The anti-novelty version of ISL is especially troubling because it has the potential to undermine the state courts’ relationship with the people and state voters. Many state courts, unlike their federal counterparts, are elected and subject to elections. That system provides one mechanism for democratic feedback between state courts and the people; the anti-novelty version of ISL could thwart or undermine democracy if it prevents people from using judicial elections to try and change the direction of the law and the direction of the state courts.

Take the recent election that resulted in the WI Supreme Court having a majority of progressive, liberal nominees for the first time in awhile. In that election, the candidates talked about whether Wisconsin’s extremely gerrymandered maps were rigged (Dan Kelly, who lost the race, had been involved in defending the gerrymandered maps). Would the anti-novelty ISL bar the Wisconsin Supreme Court from rethinking the Court’s prior jurisprudence embracing rigged maps and prior writings in which 3 Justices indicated they would throw out votes in Milwaukee as part of the effort to challenge the results of the 2020 election? Again, it shouldn’t, but it’s hard to know where this Court might take such a principle.

More generally, the anti-novelty version of the ISL is at odds with what Miriam Seifter and Jessica Bulman-Pozen have called the “democracy principle” in state constitutions. That principle, they explain, is one that ensure that state constitutions and state courts and state offices more generally will be responsive to the people. And as people’s views change – say by recognizing the danger from partisan gerrymandering or the danger from voter suppression or what not – the democracy principle ensures that state courts and state constitutions register those views. But a strong anti-novelty version of ISL might be used as a way to prevent state courts from changing the law or moving its direction.

Only Justice Kavanaugh wrote to embrace Chief Justice Rehnquist’s concurrence, and the anti-novelty bent of that concurrence in particular. Let’s hope no one else is drawn to the siren song of anti-novelty in this area too.

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“A Delaware city is set to give corporations the right to vote in elections”

CBS News:

The state of Delaware is famously business-friendly. With more than 1.8 million entities registered in the First State, companies outnumber its human residents by nearly two-to-one. 

One city is now moving to raise businesses’ influence in the state even further, with a proposal to grant them the right to vote.

Seaford, a town of about 8,000 on the Nanticoke River, amended its charter in April to allow businesses — including LLCs, corporations, trusts or partnerships — the right to vote in local elections. The law would go into effect once both houses of Delaware’s state legislature approve it.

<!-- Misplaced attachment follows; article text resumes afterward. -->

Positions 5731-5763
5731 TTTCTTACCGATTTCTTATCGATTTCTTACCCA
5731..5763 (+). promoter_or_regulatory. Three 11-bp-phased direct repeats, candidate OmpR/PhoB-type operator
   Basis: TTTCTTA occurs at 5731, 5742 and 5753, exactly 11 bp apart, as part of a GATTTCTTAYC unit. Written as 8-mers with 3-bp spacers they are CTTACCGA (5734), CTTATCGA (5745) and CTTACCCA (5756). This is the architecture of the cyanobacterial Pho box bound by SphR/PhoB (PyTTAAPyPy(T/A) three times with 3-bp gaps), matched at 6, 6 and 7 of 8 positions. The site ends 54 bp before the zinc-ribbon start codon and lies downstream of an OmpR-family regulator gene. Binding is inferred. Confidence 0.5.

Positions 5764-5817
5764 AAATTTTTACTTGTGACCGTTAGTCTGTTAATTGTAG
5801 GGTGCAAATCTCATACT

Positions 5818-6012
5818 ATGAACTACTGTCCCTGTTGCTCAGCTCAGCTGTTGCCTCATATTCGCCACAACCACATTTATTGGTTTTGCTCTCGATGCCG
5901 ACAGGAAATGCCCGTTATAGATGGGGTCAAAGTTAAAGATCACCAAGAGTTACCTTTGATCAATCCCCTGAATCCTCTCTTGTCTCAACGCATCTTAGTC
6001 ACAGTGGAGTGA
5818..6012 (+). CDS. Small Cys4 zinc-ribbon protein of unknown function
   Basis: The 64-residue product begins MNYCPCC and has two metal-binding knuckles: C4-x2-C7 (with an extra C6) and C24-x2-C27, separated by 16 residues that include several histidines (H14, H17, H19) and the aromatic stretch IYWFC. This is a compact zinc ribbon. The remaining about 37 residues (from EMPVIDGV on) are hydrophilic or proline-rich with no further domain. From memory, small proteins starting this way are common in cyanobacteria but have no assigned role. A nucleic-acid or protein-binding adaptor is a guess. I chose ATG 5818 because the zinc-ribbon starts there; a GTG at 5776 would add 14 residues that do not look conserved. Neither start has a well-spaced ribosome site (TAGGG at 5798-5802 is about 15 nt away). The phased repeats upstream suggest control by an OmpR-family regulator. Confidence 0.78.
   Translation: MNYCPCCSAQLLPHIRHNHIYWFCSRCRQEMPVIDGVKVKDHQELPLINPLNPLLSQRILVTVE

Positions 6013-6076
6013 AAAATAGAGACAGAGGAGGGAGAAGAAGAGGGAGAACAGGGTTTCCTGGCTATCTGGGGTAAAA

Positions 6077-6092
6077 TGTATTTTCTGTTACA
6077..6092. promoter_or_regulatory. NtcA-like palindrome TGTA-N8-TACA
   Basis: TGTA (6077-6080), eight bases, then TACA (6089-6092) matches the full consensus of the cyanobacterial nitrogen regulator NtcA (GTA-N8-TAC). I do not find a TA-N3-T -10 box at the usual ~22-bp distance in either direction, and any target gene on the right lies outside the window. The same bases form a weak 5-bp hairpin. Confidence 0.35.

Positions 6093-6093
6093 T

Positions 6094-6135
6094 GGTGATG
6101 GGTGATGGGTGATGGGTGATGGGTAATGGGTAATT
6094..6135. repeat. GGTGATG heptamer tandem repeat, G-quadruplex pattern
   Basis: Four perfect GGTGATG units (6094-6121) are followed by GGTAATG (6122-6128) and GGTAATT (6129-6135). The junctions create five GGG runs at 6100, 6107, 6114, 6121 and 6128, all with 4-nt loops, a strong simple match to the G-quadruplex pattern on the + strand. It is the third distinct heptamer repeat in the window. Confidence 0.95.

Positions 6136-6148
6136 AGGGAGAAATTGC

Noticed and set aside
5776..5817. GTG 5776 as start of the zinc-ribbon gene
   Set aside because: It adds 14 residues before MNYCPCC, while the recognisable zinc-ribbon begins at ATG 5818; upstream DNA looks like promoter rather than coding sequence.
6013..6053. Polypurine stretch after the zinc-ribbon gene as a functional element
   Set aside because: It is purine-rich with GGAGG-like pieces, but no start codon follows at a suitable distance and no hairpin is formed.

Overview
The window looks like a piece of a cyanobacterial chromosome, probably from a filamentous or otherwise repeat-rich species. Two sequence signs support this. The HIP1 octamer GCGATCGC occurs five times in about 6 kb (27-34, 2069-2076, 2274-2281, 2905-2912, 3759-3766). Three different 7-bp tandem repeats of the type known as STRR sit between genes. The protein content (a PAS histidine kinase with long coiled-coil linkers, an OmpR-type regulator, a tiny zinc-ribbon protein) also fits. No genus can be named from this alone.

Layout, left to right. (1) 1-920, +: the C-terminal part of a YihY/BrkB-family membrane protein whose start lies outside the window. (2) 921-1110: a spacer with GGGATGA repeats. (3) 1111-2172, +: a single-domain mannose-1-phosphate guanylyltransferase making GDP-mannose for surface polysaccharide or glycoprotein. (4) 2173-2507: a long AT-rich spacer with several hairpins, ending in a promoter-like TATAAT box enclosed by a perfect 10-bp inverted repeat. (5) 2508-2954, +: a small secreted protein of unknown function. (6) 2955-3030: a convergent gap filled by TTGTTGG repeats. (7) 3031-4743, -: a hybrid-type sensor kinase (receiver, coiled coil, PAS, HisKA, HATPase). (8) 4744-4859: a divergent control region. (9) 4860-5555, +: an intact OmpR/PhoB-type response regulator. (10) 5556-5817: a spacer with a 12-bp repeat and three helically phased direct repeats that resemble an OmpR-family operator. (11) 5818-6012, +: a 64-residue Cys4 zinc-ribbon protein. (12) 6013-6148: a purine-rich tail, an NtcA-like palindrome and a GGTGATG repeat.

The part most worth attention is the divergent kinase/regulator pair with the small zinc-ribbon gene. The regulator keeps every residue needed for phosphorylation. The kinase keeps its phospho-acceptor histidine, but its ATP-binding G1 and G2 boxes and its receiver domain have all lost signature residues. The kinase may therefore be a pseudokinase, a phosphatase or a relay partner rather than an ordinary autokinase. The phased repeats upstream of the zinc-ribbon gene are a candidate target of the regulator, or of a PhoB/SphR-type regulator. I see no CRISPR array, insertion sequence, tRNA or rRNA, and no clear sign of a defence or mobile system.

The proposal has rekindled a debate over how much power corporations should have in local government, with fierce opposition from civic interest groups who say businesses already wield too much influence over politics.

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“Under the Radar, Right-Wing Push to Tighten Voting Laws Persists”

N.Y. Times article bout a second, concerted wave of republican-sponsored legislative efforts to restrict voting, funded by “billionaire-backed advocacy groups” allied with Trump. The key point is that this new wave is based on a strategy of “radical incrementalism”–an effort to make changes without grabbing attention. Their next target: rank-choice voting.

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“Voter Registration in 2022 Highest in 20 Years for Congressional Elections”

The Census Bureau released voting and registration toplines from the Current Population Survey today.

[Serious data nerd voice] I’ll confess to a longstanding pet peeve with the way that these results are inevitably reported, including by the Bureau itself in the post linked above. 

The Bureau’s survey asks whether Americans voted and whether they were registered.  In the 2022 results, 52.2% of voting-age citizens said they voted, 31.3% said they didn’t, and 16.5% didn’t respond.  Similarly, 69.1% of voting-age citizens said they were registered, 13.9% said they weren’t, and 17% didn’t respond.  (All of these are subject to the usual caveats about survey data.)

The Census Bureau reports this as 52.2% voter turnout and a 69.1% registration rate.  But for that to be right, all of the nonresponses would have to be “no”s.  More precisely, 52.2% of voting-age citizens said they voted, and some portion of the 16.5% who didn’t answer probably also voted.  (Or to put it another way, 62.5% of those answering the question said they voted, and 83.2% of those answering the question said they were registered.)

None of this matters if you’re just using the Census Bureau reports to compare rates year over year, to evaluate 2022 in light of 2018 or 2014, etc.  But people misuse Census data All. The. Time.  Including claims of fraud based on local results that exceed the turnout and registration rates reported by the Census.  And the fact that these results are inevitably reported as something other than what they actually show doesn’t help.